Friday, June 29, 2012

Free Sample Friday: Wurlydist

Today's free sample is an atmospheric keyboard sound created using a distorted Wurlitzer type tone from Logic's built-in EVP-88 with a short decay setting and D16 Audio Group's Toraverb.
Set this up with a long release when you bring it into your sampler of choice for best results.  5 stereo WAVs @ 24 bits with the root keys listed in the file name.  Approximately 10.7 MB.


Sequential Circuits Prophet Remote on eBay

Keytar made for controlling the Sequential Circuits Prophet-5.  This appears to be a custom paint job, as I've only ever seen the all black version.

Jen SX-1000 on eBay

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Wednesday, June 27, 2012

Access Virus TI OS 5.0 Goes Public

Access Music has released the public beta of version 5.0 of the Virus Operating System.  The most exciting features consist of an additional 2 envelopes and 7 brand new filter types.  As always, the update is free to existing Virus users.

The Sound of a Dial-up Modem Slowed Down 700%

Must've missed this when it made the rounds originally, but here you have the sound of a dial-up modem (that's what grandmas and grandpas used to use to get on the Facebooks back in the day) slowed down 700% using the free Paulstretch program.  Reminds me of sounds from the original Star Trek series.

Arp Odyssey on eBay

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Tuesday, June 26, 2012

Sequential Circuits Prophet VS on eBay

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Stream the New Dead Can Dance Album

It's been nearly 16 years since the legendary Dead Can Dance have released new material, but that is all set to change with the upcoming release of "Anastasis".  You can presently download a free track and stream the entire album from the band's website.  Like what you hear?  You can also pre-order the album including a pretty nifty looking deluxe edition.

Aging Your Softsynths

It's amazing to see what strides software synths have made in such a short time.  Synth engines are getting slicker-sounding, effects quality is improving, and now even huge, cinematic sounds are easily accessible to most people.  But there's something about old, vintage gear that offers certainly qualities that don't always come naturally to many softsynths.  Not everyone can afford the price of many of these beasties, though, and given how old some of them are getting, reliability becomes a concern, too.  So today, I thought we'd talk about ways to make your softsynths sound more like well-loved, vintage gear.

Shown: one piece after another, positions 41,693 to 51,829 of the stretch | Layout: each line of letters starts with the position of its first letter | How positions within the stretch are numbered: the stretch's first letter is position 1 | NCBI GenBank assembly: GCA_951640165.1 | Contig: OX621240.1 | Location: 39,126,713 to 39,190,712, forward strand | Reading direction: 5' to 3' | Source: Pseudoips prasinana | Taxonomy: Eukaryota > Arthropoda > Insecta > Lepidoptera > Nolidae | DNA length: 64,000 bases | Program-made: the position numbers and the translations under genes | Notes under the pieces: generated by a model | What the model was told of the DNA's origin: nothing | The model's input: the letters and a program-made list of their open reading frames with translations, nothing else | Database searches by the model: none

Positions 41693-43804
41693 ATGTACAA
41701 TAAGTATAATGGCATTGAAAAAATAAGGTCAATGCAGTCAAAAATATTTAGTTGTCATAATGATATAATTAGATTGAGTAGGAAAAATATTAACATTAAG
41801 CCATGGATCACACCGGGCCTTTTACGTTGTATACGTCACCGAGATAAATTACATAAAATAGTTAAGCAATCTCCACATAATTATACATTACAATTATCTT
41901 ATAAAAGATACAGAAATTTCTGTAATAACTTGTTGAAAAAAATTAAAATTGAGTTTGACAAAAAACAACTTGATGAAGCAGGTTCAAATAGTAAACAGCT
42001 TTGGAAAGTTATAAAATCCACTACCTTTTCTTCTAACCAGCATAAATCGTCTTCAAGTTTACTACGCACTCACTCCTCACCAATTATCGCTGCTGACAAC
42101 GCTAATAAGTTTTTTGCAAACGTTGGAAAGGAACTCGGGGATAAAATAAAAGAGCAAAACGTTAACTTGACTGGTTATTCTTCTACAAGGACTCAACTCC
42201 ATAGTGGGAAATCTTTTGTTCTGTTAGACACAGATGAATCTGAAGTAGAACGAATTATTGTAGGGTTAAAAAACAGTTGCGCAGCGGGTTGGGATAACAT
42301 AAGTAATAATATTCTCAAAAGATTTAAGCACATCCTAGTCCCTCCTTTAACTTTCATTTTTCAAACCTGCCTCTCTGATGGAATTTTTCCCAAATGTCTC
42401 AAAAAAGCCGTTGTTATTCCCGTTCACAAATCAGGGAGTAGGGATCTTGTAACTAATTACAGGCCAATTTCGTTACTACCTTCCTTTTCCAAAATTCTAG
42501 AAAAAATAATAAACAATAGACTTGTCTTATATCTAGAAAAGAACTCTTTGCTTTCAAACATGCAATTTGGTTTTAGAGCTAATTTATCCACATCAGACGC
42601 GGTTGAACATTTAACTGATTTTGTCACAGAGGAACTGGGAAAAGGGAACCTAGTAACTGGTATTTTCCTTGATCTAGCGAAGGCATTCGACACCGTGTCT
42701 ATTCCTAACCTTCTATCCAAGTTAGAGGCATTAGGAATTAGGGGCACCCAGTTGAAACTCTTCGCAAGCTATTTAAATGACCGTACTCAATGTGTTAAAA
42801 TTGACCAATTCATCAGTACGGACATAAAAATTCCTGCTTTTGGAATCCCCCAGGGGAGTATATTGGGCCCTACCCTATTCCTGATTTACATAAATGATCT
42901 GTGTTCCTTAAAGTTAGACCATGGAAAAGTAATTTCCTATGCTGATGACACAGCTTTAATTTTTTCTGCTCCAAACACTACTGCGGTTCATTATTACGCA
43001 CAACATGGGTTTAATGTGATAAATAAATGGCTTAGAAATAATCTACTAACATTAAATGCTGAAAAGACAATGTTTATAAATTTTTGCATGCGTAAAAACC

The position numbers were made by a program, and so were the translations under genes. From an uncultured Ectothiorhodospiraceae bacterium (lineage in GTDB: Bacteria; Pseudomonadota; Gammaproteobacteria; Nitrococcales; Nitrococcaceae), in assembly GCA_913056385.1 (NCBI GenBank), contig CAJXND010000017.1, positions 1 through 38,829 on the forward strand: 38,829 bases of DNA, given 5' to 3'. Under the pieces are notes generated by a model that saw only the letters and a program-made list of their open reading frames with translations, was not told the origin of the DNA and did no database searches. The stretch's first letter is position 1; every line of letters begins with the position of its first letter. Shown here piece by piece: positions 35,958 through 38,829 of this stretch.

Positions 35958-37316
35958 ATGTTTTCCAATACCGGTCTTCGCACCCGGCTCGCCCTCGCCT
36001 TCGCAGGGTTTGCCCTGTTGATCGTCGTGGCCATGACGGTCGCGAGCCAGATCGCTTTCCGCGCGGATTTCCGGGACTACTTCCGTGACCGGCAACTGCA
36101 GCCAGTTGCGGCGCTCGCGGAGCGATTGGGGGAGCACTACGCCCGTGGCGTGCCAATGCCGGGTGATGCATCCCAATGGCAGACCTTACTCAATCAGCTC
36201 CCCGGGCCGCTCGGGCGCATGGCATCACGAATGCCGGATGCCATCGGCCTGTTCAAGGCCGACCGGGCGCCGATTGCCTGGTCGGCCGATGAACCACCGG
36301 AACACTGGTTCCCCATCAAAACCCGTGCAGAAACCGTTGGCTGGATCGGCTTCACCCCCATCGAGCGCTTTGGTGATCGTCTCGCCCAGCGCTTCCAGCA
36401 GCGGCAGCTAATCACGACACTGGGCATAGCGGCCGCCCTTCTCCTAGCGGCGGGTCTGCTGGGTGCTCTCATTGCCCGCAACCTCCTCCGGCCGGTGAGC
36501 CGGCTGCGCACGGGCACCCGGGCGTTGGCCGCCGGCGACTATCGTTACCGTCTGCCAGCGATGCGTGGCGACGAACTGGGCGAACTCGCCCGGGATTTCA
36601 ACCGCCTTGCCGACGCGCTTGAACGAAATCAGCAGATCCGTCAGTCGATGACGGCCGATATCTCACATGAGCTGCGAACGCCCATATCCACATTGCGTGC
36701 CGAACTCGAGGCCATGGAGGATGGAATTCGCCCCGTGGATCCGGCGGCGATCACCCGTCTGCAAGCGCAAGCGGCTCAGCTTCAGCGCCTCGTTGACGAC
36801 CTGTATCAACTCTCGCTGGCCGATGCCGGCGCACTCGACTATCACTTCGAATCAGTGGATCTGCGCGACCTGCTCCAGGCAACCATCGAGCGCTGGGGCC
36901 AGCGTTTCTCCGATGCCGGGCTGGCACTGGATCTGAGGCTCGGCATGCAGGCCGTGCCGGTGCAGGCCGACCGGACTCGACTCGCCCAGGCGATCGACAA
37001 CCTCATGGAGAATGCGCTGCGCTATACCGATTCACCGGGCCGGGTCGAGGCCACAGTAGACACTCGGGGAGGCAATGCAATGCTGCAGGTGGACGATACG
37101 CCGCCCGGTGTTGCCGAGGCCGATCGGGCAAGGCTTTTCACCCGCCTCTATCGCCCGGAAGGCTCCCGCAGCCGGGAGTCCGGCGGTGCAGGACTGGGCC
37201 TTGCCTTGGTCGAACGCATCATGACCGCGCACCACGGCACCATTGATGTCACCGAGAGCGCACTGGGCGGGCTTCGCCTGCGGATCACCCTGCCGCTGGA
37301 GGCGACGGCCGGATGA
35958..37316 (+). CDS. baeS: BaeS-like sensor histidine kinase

1. Drift
Back in the days before digitally-controlled oscillators, most synths were outfitted with the analog variety.  Analog is valued over digital because the oscillators are more imperfect and prone to tuning discrepancies than digital gear.  With extreme discrepancies, this can be an awful problem, but in general, this leads the oscillators to sound warm and more alive.  It's not uncommon for many new virtual analog softsynths to have a drift parameter, but even if it doesn't, you can still simulate it.  Set up an LFO to modulate the pitch of one of your oscillators.  You want to set the amount relatively low, so you're only detuning by about 20 cents at most.  For best results, you'll want to set modulating LFO's waveform to Sample & Glide.  Not all synths have this, but it is essentially like Sample & Hold, although where Sample & Hold modulates to different values with hard changes between values, Sample & Glide glides from value to value for a smoother sound.  Make sure your LFO is set to a relatively slow speed.  If you have a second LFO, set that up to modulate the second oscillator with slightly different settings.  Just be sure to keep it pretty subtle.  Of course, you can obviously experiment with more extreme values if you want that sea-sick, Boards of Canada sound, too.

2. Know Your Limitations